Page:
J & C DRUG COMPANY v. Maryland Casualty Company , 298 S.W.2d 516 ( 1957 )

  • 298 S.W.2d 516 (1957)

    J & C DRUG COMPANY, Inc., Barby Drug Company, Inc., and Bren Drug Company, Inc., all Corporations (Plaintiffs), Respondents,
    MARYLAND CASUALTY COMPANY, a Corporation (Defendant), Appellant.

    No. 29640.

    St. Louis Court of Appeals, Missouri.

    February 5, 1957.
    Motion for Rehearing or to Transfer to Denied March 5, 1957.

    *517 John S. Marsalek, Moser, Marsalek, Carpenter, Cleary & Carter, St. Louis, for appellant.

    Gilbert Weiss, St. Louis, Lindauer, Lindauer, Pessin & Nieman, Belleville, Ill., for respondents.

    Motion for Rehearing or to Transfer to Supreme Court Denied March 5, 1957.

    WOLFE, Commissioner.

    This is an action on three policies of insurance. Each of the plaintiffs had one of these policies which insured it against loss of money occasioned by robbery "from a messenger while conveying" money "outside of the premises". Money which had been collected from all of the three plaintiffs for deposit in the bank was stolen and each seeks recovery for its respective share. The trial was to the court and from a judgment in favor of each plaintiff for the amount of its respective policy the defendant prosecutes this appeal.

    The facts of the matter are that each of the corporations are engaged in the retail drug business. They are owned and controlled by the same persons. All three companies are located in St. Louis County. The J & C Drug Company is located on Page Boulevard, Bren Drug Company on St. Charles Road, and Barby Drug Company on West Florissant. There was a fourth drug company owned by the same persons. This was named Sands Drug Company, and it was located on West Florissant, a short distance from the Barby Drug Company.

    Benjamin D. Pessin was an officer in all of the companies. It was customary for either him or his brother Jim, who was also connected with the corporations, to gather the receipts of all the four stores at one of the drug stores and then to take the receipts to the Cass Avenue Bank located in downtown St. Louis. Benjamin Pessin at the time he made the deposits would also get from the bank the silver money needed by the stores for making change.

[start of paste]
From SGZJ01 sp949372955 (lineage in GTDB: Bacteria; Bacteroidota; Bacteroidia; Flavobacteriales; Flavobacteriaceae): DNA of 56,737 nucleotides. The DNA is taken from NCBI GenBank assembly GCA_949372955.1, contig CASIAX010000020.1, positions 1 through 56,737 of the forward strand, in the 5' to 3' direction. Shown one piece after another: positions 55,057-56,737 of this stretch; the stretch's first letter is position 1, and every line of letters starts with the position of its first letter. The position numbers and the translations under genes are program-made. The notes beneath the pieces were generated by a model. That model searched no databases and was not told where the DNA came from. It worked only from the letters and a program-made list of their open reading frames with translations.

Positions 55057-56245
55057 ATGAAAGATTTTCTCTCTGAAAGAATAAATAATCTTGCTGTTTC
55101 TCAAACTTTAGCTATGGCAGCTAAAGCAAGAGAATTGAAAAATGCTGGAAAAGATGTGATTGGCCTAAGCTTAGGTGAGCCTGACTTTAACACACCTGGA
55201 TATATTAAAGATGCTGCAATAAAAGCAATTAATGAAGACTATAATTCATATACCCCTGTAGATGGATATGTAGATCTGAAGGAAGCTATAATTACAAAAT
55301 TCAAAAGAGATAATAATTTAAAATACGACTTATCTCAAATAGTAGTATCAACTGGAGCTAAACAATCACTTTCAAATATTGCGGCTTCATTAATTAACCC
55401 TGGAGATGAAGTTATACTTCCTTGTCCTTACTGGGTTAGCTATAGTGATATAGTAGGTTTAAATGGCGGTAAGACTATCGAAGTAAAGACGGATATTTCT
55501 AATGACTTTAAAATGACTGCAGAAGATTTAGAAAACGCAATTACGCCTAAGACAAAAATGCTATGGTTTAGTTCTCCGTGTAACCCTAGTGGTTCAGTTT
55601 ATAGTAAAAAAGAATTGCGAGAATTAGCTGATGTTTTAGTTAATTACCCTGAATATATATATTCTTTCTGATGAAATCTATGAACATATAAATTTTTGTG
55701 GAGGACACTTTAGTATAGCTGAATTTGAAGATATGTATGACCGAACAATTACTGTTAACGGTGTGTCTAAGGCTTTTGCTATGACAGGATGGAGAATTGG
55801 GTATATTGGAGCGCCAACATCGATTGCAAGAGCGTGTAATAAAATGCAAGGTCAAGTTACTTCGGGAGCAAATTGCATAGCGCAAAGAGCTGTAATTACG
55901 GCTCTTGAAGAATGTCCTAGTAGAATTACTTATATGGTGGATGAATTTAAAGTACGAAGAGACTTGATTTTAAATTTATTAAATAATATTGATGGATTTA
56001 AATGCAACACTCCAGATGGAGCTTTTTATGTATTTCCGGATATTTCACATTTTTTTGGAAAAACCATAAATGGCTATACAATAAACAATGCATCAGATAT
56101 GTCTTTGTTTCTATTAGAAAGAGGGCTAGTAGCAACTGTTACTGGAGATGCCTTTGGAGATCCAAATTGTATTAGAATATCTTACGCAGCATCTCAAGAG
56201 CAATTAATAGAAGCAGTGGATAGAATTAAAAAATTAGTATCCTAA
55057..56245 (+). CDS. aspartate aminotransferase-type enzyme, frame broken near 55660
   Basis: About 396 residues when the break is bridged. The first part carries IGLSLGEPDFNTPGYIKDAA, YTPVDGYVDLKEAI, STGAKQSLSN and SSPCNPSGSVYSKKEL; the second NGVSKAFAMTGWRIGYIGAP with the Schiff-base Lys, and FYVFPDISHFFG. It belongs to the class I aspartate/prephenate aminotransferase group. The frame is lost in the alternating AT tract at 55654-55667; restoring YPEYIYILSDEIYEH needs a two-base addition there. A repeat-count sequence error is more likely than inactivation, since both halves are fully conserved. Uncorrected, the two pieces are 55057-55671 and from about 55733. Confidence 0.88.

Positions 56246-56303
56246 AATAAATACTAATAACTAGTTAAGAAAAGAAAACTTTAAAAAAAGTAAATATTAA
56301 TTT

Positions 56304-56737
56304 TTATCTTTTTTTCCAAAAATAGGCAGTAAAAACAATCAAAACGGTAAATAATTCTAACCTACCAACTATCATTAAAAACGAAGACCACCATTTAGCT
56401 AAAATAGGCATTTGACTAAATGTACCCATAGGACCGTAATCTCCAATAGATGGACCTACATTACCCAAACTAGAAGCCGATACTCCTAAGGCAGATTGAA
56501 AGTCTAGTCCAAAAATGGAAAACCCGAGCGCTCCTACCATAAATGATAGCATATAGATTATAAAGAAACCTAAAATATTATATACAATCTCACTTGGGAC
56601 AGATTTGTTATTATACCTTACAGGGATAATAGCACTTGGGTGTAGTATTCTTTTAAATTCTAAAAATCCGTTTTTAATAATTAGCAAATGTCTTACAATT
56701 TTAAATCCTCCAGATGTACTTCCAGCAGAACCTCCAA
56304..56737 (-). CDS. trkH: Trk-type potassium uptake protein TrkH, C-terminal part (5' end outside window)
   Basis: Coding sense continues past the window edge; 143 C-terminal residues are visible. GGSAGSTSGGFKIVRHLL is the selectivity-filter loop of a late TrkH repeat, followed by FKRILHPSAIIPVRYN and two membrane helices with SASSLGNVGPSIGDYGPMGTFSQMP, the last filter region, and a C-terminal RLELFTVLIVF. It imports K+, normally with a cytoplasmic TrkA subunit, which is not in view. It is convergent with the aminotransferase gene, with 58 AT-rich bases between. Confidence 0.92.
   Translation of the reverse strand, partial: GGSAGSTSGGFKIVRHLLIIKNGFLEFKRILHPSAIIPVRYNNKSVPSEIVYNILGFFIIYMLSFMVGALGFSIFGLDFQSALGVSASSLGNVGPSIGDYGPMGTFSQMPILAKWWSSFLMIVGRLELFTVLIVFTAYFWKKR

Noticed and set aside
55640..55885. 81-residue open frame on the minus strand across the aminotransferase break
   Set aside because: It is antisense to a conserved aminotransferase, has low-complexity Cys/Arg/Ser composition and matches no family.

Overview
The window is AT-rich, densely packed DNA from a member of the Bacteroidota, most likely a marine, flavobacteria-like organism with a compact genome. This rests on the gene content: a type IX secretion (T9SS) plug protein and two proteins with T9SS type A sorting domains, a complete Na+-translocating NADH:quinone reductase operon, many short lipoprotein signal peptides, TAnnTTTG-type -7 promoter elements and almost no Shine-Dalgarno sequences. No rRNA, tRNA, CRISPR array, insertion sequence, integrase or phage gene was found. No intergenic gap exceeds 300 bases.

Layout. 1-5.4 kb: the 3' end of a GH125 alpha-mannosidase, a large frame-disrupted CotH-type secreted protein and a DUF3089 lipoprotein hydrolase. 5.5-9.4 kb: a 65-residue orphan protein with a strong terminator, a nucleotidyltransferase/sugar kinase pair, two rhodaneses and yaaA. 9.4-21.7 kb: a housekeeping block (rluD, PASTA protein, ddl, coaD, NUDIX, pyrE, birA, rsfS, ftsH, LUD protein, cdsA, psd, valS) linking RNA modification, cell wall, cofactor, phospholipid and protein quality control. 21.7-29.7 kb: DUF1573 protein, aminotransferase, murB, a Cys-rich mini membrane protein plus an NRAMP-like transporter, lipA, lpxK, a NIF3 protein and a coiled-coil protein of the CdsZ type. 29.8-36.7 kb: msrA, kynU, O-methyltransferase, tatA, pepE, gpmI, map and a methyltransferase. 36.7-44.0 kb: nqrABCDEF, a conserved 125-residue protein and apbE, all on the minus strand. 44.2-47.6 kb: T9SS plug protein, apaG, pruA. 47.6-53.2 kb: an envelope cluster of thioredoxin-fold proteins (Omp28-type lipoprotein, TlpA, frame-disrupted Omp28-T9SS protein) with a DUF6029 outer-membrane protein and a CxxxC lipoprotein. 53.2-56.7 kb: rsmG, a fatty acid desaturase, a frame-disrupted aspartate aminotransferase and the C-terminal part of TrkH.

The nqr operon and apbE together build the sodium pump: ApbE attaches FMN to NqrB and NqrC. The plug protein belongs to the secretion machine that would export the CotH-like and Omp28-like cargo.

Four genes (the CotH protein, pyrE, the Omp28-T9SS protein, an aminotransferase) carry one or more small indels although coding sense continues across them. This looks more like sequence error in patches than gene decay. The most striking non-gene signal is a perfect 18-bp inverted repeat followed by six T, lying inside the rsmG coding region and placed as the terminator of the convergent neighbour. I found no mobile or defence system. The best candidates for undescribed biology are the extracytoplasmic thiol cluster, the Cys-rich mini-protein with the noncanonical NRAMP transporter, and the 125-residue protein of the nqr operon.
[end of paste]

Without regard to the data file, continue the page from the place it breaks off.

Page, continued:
Pessin lived in University City and on the morning of April 12, 1954, he had at his home the receipts of the Sands Drug Company for Saturday, April 10, and receipts of the Barby Drug Company for both Friday and Saturday. These were in separate envelopes with deposit slips made out so that the money was ready for deposit to the account of the company to which it belonged.

    Pessin left his home shortly after seven o'clock on Monday, April 12, taking with him the Barby store and the Sands store receipts mentioned, and went to the J & C Drug Company on Page Avenue. There he picked up two more envelopes containing money ready for deposit. One of these contained the J & C Drug Store's receipts and the other envelope, which had been brought there previously, contained the receipts of the Bren store. From the J & C store he drove to the Sands store on West Florissant and arrived there about 7:57. He had the money belonging to the plaintiffs in his pocket. He parked his car on the drug store parking lot and went to the store door. The door was locked and he opened it and turned off a burglar alarm with which the store was equipped. The porter who worked at the store was waiting for admittance and entered with Pessin. After they were in the store Pessin again locked the door.

    The premises occupied by the Sands Drug Company are on the southwest corner of West Florissant and Gaylord Street. The store is about 115 feet long and about 30 feet in width. The entrance is in the northeast corner of the building. Back 100 feet from the front of the store is a *518 partition which walls off the 15 feet in the rear from the front part used by patrons. There is a doorway into the area in the rear and in this area an office is partitioned off. This office has a door that is kept locked and in the office is a safe with a combination lock.